The Lithgow Model 12 Repeater

By Anthony Mitchell

Considered by many to be an Australian classic, the Lithgow Model 12 was a bolt action rifle chambered for the .22LR cartridge. The Model 12 was made by the Lithgow Small Arms Factory and marketed by Slazenger in the post-war period.

The Commonwealth Government established the Lithgow Small Arms Factory in 1912. The main purpose was to manufacture the Lee-Enfield .303 rifle, this being the service rifle used throughout the British Empire at the time. 

Using machinery sourced from Pratt & Whitney in the USA, the first Lee-Enfield rolled off the production line in 1912. The last Lee-Enfields left the factory in 1956.

One of the problems with running a factory is matching output with demand, and arms factories are no exception. During the period between the two world wars, the factory produced a variety of commercial goods in addition to its core products. These included items such as sewing machines, sheep shearing equipment and handcuffs. The government was keen to keep the factory ticking over to maintain skills. Also, in the post-war period, there was an effort to boost local production across a range of fields, limiting the amount of money spent on imports. To this end, SAF Lithgow entered into a partnership with Slazenger in 1944 to manufacture firearms for the civilian market. These were:

  • A single-shot .22 rifle (Model 1, 1A & 1B. Produced from 1945)
  • A bolt action .22 repeater (Model 12 & Model 55. Produced from 1947)
  • A bolt action repeater in .22 Hornet based on a Lee-Enfield action
  • A .410 shotgun based on a Lee-Enfield action.

Approx. 220,000 single shot .22’s (Some figures say 228,000) and around 85,000 .22 repeaters were manufactured before production ceased in the early 1960’s. As they were well made of military grade materials, Lithgow .22’s gained a reputation for reliability and accuracy.

A 1958 catalogue for Mick Smith’s Sports Store lists a Slazenger single shot .22 rifle for £13/5/-, while the repeater cost £21/9/6.

The Model 12 was replaced by a shorter and lighter version called the Model 55 in 1955. The photo below is a new, unfired Model 55 in the Lithgow Small Arms Factory Museum.

Photo courtesy of the Lithgow Small Arms Factory Museum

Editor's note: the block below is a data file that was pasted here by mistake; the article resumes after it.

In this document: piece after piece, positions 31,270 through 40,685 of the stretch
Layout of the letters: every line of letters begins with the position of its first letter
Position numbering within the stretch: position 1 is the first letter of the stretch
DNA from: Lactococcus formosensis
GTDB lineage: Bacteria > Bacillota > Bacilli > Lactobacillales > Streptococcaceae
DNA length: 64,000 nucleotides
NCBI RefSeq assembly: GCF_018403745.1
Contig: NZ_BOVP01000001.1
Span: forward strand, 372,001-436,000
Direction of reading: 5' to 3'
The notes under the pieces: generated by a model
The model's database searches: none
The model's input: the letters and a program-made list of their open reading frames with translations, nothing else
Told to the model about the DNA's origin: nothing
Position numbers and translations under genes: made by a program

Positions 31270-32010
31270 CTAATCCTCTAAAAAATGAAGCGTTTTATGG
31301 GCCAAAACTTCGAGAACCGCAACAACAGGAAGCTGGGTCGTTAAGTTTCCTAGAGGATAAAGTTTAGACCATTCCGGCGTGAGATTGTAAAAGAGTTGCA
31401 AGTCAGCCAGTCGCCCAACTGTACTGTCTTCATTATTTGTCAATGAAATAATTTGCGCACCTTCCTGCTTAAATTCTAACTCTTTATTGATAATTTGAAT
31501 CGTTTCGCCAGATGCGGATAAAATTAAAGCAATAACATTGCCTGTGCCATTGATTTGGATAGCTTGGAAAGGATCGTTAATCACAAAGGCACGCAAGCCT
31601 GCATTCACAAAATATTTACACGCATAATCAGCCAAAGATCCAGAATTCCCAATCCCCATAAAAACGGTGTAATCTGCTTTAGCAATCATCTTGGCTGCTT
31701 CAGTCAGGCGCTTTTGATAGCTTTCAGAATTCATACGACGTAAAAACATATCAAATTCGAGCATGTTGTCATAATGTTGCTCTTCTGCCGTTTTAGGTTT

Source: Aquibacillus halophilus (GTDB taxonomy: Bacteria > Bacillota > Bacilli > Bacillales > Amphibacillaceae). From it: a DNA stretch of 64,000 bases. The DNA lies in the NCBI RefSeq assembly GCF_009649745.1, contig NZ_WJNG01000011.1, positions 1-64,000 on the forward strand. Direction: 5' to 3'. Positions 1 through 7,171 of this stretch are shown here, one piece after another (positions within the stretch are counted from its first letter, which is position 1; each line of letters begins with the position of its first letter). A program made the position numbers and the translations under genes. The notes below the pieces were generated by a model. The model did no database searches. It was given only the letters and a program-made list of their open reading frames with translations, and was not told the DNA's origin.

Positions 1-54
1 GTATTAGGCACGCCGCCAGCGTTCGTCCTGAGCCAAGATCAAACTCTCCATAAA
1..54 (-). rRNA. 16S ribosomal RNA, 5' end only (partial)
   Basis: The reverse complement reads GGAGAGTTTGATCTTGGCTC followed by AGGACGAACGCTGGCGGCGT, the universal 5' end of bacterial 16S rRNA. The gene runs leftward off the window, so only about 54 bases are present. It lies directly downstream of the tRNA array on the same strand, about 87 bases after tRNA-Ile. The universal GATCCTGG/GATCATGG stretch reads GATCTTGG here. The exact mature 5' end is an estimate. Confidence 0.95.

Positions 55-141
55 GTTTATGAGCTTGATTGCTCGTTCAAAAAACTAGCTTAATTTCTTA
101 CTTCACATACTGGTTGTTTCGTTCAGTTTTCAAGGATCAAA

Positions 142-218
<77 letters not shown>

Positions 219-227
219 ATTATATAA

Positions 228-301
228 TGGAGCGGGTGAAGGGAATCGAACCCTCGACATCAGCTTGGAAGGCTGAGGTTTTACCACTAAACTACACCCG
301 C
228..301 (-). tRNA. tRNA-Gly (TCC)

Using machinery sourced from Pratt & Whitney in the USA, the first Lee-Enfield rolled off the production line in 1912. The last Lee-Enfields left the factory in 1956.

A 10 shot Bibby Magazine

The Model 12 bears a passing resemblance to the Winchester 69A, which was manufactured from 1937. Unlike the Winchester, the Model 12 does not have a magazine release catch. The Model 12 magazine is located in the magazine well by two leaf springs. The rear leaf spring has a small protrusion which mates up with a slot in the rear of the magazine. To remove the magazine, simply pull the magazine down. When replacing, simply insert the magazine until it clicks into place.

The bolt cocks on opening, while the safety catch locks the trigger. The rear sight is adjustable for elevation only, with each notch equal to 25 yards.  All Lithgow 22’s were sighted for high velocity ammunition. A single takedown screw is provided to enable the rifle to be dismantled for cleaning or storage. The black plastic butt plate bears a roundel marked “Slazengers S.A.F.”


Action:                  Bolt action Repeater

Barrel Length:      25 inches

Weight:                 2.7 Kg

Chambering:        .22LR

Magazine::            5 or 10 shot detachable box magazine

A close-up view of the Action, safety, magazine, takedown screw and rear sight.

Hopefully in the not-too-distant future I can carry out a range test.

Until next time, have a happy and safe shoot!

Further Reading:

The Lee-Enfield Story by Ian Skennerton

A Classic Rimfire – The Winchester Model 69A by Ben Gregory.  Australian Shooter, April 2009.

Lionel Hartnell Bibby – Fast and Fancy Shooting by Rod Pascoe. Australian Shooter, November 2014.

Lionel Bibby and his Colt by Rod Pascoe. Australian & New Zealand Handgun, Issue 15, November 2017.

Lithgow Small Arms Factory Museum Website


The author acknowledges the assistance received from the Lithgow Small Arms Factory Museum.

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